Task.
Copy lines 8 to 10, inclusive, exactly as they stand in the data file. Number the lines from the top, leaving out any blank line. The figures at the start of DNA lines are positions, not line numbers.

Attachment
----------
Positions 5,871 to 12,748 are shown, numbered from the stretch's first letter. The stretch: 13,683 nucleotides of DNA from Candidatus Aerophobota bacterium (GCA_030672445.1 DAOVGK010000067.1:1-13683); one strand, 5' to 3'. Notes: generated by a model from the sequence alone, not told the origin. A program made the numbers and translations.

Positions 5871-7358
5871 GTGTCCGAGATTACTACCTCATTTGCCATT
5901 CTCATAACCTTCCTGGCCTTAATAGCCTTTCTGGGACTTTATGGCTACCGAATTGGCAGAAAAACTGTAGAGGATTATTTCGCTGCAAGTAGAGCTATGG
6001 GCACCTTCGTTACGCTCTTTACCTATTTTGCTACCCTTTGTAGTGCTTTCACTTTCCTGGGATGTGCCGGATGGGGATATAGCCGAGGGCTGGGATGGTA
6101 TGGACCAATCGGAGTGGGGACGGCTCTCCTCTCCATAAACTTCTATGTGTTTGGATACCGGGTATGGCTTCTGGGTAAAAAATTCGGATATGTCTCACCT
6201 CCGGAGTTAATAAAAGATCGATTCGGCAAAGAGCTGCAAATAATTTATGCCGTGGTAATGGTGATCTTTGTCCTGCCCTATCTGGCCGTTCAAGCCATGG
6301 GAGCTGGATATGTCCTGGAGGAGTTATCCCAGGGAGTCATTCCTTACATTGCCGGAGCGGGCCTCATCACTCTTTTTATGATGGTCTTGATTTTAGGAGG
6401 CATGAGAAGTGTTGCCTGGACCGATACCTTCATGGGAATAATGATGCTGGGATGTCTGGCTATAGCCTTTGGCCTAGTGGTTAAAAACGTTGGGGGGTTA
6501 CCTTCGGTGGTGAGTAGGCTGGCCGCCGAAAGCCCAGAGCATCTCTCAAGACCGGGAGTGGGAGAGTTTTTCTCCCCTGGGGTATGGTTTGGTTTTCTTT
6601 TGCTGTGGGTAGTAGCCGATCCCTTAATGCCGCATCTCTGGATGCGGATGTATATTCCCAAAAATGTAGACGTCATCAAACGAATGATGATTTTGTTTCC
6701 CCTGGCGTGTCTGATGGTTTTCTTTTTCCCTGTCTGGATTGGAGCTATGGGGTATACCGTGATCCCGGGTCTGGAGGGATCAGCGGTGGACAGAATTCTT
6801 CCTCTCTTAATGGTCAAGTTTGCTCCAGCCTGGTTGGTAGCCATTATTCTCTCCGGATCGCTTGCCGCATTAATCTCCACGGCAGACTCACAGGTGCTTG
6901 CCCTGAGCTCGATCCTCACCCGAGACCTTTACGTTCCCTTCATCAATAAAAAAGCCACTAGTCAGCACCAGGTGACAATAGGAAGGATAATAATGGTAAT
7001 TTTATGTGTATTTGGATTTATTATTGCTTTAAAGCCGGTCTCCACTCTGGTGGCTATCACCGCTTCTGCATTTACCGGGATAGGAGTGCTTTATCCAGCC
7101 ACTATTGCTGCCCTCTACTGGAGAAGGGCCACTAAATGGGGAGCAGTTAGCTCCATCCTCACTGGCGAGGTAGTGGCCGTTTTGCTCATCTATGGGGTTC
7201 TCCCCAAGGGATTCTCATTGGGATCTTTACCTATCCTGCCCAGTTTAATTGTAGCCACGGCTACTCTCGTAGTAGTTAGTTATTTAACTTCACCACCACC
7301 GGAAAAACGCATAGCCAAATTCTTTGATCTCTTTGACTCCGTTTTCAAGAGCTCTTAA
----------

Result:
6301 GAGCTGGATATGTCCTGGAGGAGTTATCCCAGGGAGTCATTCCTTACATTGCCGGAGCGGGCCTCATCACTCTTTTTATGATGGTCTTGATTTTAGGAGG
6401 CATGAGAAGTGTTGCCTGGACCGATACCTTCATGGGAATAATGATGCTGGGATGTCTGGCTATAGCCTTTGGCCTAGTGGTTAAAAACGTTGGGGGGTTA
6501 CCTTCGGTGGTGAGTAGGCTGGCCGCCGAAAGCCCAGAGCATCTCTCAAGACCGGGAGTGGGAGAGTTTTTCTCCCCTGGGGTATGGTTTGGTTTTCTTT